Jean-Baptiste Greuz: fresh air for baby
Here Jean-Baptiste Greuze illustrated a common 18th-century practice: sending newborns to a wet-nurse in the countryside for fresh air.
Jean-Baptiste Greuze (1725-1805), Le Départ en nourrice (The Departure for the Wet-Nurse), red chalk, black chalk, pen and India ink, grey wash, white gouache highlights, 41.5 x 53 cm.
This work shows around 10 people gathered together to attend something resembling an event. At least at the family level. A wet-nurse, the composition’s central motif, plays the leading role, a child resting on her chest. This drawing, as well as a previous one, done in black and white pencil, which is in the Louvre Museum, and two prints, La Privation sensible (The Sensitive Deprivation) Le Retour de la nourrice (Return of the Wet-Nurse), depict a practice that was common at the time. Country life was considered healthy, so newborns were often sent away from their homes in cities. Greuze himself sent his daughter Anne-Geneviève (1762-1842) to the countryside with a wet-nurse and invited his friends the painters Pierre-Alexandre Wille and Gabriel-François Doyen to visit her together. The custom began in the 17th century and continued into the next one. Around 1760, however, it began to draw criticism.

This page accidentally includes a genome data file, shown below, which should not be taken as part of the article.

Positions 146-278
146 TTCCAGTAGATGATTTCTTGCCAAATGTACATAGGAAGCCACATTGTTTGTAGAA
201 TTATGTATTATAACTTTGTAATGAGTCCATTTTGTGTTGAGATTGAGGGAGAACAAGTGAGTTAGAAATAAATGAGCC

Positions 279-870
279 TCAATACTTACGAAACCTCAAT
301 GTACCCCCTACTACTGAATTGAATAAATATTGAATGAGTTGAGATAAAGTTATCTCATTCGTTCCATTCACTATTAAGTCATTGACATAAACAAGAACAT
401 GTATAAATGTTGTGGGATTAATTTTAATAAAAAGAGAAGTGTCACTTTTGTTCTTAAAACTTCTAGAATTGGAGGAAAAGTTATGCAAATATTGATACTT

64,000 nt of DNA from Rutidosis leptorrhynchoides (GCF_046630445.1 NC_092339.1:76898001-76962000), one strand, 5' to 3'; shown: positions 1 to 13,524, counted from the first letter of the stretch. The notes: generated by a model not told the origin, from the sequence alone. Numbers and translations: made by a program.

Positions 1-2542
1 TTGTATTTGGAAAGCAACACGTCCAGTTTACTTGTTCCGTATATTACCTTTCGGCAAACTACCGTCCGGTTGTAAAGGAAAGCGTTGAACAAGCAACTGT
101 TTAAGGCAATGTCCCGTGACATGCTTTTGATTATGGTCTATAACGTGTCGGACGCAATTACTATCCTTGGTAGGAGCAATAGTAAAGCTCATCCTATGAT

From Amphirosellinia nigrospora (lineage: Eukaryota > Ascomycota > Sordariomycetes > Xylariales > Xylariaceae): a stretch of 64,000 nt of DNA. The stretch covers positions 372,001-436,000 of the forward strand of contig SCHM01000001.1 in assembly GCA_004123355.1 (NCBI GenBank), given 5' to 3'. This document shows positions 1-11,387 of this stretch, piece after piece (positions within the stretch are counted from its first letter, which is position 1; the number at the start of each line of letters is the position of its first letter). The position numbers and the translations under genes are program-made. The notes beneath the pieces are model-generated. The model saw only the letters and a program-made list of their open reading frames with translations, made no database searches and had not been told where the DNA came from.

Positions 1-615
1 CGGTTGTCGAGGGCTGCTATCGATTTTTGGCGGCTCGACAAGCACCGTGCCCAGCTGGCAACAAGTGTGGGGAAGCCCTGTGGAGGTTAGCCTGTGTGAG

Trained at the Paris Academy by Charles-Joseph Natoire, Greuze turned from ancient or mythological painting to family scenes with obvious moral overtones whose sentimentality won him praise from Diderot. The philosopher even deemed his Père lisant la Bible à ses enfants (Father Reading the Bible to His Children) a history painting comparable to Nicolas Poussin’s Sept sacrements (The Seven Sacraments).